How Do You Know if Diminished Financial Capacity Has Crept in?

By definition, you don’t recognize the signs of diminished financial capacity. You need to rely on others for this. And as you’ll see below, relying on others presents a dilemma!

This is not something to be ashamed of – it’s a natural order of aging. For some slowing down comes earlier, for others later. The later stages may involve dementia or cognitive impairments. There is a subtle difference between dementia and cognitive impairments. “The main distinctions between mild cognitive impairment and mild dementia are that in the latter, more than one cognitive domain is involved and substantial interference with daily life is evident.”

Diminished financial capacity relates cognitive impairment specifically to daily financial activities and decisions. Small and big errors can creep in when it comes to managing money and finances. Even exploitation by those who the senior may think are their loved ones or trusted people (family or friends, even by less than ethical financial advisers).

The Securities Exchange Commission (SEC) says this about it: “ ‘Diminished financial capacity’ ” is a term used to describe a decline in a person’s ability to manage money and financial assets to serve his or her best interests, including the inability to understand the consequences of investment decisions.  While the inability to manage one’s money is clearly a problem in itself, when people of any age lose the capability to manage their finances, they may also become more vulnerable to investment fraud and other forms of financial abuse.”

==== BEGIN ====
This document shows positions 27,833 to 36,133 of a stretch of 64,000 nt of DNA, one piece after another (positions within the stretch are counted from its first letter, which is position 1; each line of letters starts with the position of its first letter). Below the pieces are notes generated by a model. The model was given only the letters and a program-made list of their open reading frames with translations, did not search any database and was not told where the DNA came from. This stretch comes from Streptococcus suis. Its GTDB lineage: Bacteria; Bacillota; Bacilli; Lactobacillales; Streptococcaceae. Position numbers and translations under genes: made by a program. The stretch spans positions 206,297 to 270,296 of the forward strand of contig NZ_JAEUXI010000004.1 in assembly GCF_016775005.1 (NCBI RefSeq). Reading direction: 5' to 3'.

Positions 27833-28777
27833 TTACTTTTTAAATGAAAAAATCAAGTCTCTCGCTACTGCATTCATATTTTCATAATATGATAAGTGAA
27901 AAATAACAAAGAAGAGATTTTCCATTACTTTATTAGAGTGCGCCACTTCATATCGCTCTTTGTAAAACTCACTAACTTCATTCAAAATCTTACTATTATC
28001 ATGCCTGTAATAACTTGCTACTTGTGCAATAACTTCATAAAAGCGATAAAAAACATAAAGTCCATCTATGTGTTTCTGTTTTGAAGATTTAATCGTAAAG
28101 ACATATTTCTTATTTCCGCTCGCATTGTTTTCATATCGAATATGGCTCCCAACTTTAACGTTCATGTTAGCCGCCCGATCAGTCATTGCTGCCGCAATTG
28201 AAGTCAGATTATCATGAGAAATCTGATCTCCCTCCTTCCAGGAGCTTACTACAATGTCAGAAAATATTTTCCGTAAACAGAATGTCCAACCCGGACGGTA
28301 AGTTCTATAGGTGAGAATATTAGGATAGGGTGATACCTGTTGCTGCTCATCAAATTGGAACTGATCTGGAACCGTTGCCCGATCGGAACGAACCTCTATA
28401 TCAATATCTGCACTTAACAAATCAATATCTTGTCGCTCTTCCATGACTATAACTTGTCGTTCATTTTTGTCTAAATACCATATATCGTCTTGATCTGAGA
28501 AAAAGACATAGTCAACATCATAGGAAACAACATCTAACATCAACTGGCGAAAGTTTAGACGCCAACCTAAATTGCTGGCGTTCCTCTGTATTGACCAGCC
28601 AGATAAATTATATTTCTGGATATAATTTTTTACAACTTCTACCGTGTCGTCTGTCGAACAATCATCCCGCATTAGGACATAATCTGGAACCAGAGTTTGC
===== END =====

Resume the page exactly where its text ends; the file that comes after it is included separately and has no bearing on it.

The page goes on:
What are the warning signs? What should you do?

This short article briefly answers both of these questions. Recognizing The Warning Signs Of Diminished Capacity by Catherine Schnaubelt.

Here’s an article meant for advisers, but it has great insights as well: Ten Signs Your Client Has Dementia by Letha Sgritta McDowell

Why wait until it’s too late? Don’t! Plan ahead!

Since this is a natural part of aging, you should plan for it. The SEC has a great article about how to plan ahead and what steps you can take. The article also talks about what those who are helping you should do once it occurs.

And finally, what to do if others suspect exploitation is happening to you. You should provide instructions to many friends and family about what to do because you won’t recognize exploitation by definition; and a narrow set of trusted friends and family could still exploit you.

And depending on others is the dilemma I mentioned at the beginning. The fox may already be in the hen house! Thus, better to rely on more than one person and be sure they’re not in cahoots.

PS. Transitions in aging also involve other things of living besides financial ones.

Photo by Andy F / Fox And Hen public house, Bascote Heath, via Wikimedia Commons

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